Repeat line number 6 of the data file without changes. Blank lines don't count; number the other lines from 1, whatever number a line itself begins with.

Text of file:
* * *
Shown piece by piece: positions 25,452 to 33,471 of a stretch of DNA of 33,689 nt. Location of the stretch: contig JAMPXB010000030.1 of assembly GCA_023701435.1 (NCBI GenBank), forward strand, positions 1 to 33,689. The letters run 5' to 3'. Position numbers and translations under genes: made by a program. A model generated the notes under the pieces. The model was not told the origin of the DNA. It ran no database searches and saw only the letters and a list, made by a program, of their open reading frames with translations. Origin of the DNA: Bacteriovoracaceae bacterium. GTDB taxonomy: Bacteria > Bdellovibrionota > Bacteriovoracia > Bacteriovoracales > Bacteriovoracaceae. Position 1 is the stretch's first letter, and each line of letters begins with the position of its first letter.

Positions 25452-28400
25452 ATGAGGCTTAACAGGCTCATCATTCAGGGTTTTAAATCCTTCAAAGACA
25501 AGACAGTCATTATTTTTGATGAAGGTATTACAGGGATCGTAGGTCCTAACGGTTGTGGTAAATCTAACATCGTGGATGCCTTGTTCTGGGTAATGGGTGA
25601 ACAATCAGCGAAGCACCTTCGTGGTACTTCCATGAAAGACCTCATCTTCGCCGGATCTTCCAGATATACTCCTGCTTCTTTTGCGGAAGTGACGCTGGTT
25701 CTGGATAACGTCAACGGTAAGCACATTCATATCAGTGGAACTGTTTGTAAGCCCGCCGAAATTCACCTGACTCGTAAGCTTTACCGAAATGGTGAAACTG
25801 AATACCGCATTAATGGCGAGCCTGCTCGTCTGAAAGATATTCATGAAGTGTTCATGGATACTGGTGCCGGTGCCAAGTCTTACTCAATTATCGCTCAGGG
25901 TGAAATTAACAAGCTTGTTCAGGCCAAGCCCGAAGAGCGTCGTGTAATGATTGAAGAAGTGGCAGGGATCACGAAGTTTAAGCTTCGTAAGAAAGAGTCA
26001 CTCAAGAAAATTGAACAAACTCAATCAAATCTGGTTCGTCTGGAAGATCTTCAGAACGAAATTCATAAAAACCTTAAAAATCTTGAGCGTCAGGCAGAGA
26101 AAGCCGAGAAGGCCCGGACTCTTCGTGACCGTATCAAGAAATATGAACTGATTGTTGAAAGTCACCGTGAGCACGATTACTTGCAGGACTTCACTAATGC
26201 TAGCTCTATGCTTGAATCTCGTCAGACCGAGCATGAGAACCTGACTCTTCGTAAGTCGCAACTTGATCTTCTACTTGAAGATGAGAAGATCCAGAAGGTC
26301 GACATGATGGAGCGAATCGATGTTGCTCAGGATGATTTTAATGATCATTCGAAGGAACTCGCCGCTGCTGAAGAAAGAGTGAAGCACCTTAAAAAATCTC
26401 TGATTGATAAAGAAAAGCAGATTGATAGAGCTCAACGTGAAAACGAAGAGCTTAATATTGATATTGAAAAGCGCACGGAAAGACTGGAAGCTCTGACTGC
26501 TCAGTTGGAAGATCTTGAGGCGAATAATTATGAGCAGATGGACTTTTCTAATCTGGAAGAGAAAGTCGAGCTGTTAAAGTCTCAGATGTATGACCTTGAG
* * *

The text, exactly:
25701 CTGGATAACGTCAACGGTAAGCACATTCATATCAGTGGAACTGTTTGTAAGCCCGCCGAAATTCACCTGACTCGTAAGCTTTACCGAAATGGTGAAACTG